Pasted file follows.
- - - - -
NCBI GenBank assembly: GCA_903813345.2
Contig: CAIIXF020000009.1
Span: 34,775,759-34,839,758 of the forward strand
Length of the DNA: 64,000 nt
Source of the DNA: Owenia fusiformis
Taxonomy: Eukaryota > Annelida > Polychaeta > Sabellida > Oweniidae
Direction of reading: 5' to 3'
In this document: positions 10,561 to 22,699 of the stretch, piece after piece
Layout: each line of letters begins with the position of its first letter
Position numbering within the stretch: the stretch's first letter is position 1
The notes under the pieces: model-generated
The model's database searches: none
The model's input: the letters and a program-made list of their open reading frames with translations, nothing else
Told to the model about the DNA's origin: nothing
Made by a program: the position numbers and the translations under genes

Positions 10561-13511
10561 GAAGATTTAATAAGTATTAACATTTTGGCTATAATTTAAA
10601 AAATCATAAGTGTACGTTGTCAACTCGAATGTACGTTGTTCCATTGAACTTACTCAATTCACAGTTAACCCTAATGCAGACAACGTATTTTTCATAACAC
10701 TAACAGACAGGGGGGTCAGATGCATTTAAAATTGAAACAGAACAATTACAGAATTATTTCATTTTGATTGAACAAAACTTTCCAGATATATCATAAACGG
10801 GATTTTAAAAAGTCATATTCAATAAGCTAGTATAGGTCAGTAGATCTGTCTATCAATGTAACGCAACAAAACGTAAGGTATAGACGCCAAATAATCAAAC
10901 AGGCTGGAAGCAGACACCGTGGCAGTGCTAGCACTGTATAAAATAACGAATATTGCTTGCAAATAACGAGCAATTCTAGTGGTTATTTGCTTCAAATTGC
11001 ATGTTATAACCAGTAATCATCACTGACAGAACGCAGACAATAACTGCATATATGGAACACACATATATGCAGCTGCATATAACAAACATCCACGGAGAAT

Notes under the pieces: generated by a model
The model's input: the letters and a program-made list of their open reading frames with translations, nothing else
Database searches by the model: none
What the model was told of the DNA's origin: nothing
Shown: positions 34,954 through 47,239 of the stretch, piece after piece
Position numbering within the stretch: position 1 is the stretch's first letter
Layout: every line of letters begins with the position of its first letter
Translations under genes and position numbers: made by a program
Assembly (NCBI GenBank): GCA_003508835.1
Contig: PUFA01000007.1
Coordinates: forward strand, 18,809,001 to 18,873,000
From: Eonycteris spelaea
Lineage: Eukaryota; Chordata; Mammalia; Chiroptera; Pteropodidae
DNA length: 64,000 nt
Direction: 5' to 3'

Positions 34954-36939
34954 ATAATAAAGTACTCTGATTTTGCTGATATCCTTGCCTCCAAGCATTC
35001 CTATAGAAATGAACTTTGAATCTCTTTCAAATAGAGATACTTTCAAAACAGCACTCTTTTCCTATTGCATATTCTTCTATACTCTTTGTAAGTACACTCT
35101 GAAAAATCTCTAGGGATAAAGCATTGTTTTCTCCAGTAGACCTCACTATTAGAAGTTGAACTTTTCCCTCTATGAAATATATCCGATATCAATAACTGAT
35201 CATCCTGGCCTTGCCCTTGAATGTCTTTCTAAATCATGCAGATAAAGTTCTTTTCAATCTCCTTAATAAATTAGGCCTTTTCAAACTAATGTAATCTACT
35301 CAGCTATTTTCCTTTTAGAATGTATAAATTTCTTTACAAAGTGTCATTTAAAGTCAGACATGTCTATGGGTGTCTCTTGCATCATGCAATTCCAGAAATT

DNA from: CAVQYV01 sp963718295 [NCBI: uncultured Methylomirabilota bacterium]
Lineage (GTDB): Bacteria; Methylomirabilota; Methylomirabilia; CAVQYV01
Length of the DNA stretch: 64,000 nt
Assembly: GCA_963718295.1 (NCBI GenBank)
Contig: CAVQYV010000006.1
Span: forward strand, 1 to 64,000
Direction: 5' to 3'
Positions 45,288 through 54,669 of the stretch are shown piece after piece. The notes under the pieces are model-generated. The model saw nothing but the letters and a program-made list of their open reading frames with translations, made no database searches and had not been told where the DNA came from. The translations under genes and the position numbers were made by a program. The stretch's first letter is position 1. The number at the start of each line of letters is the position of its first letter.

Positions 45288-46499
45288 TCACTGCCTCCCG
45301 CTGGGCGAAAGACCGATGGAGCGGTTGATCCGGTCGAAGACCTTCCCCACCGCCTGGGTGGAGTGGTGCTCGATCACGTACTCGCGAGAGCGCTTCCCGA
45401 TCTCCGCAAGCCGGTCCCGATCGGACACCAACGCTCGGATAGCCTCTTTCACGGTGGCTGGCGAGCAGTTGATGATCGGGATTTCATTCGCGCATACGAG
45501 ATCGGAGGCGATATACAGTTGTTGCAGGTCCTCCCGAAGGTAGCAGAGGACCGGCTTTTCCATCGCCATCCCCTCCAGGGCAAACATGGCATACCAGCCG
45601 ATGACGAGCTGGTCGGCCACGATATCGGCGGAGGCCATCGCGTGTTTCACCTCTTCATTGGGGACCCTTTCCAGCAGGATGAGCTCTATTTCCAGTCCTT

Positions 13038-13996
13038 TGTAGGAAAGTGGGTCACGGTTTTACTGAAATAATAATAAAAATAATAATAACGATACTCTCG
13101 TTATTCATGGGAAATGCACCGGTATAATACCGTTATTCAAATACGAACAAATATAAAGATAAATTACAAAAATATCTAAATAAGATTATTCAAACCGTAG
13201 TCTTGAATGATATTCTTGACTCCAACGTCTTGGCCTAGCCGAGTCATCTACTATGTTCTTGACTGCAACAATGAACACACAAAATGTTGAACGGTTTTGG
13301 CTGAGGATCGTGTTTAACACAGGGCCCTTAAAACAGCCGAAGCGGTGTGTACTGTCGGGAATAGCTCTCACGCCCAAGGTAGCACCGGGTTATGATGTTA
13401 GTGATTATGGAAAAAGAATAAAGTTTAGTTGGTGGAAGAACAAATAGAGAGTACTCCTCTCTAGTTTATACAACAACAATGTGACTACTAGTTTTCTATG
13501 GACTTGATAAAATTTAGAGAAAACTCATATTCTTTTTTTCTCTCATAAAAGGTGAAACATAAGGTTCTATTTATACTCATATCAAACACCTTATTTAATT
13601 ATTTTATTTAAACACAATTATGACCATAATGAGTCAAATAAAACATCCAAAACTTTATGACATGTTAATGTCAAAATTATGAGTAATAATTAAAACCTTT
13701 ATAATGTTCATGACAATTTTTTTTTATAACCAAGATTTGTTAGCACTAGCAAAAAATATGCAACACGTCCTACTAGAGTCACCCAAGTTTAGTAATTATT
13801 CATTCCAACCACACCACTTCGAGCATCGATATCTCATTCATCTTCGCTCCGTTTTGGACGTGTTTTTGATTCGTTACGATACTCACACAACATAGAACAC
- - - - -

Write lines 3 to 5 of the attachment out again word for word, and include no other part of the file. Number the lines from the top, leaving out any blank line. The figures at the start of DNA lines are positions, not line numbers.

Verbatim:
Span: 34,775,759-34,839,758 of the forward strand
Length of the DNA: 64,000 nt
Source of the DNA: Owenia fusiformis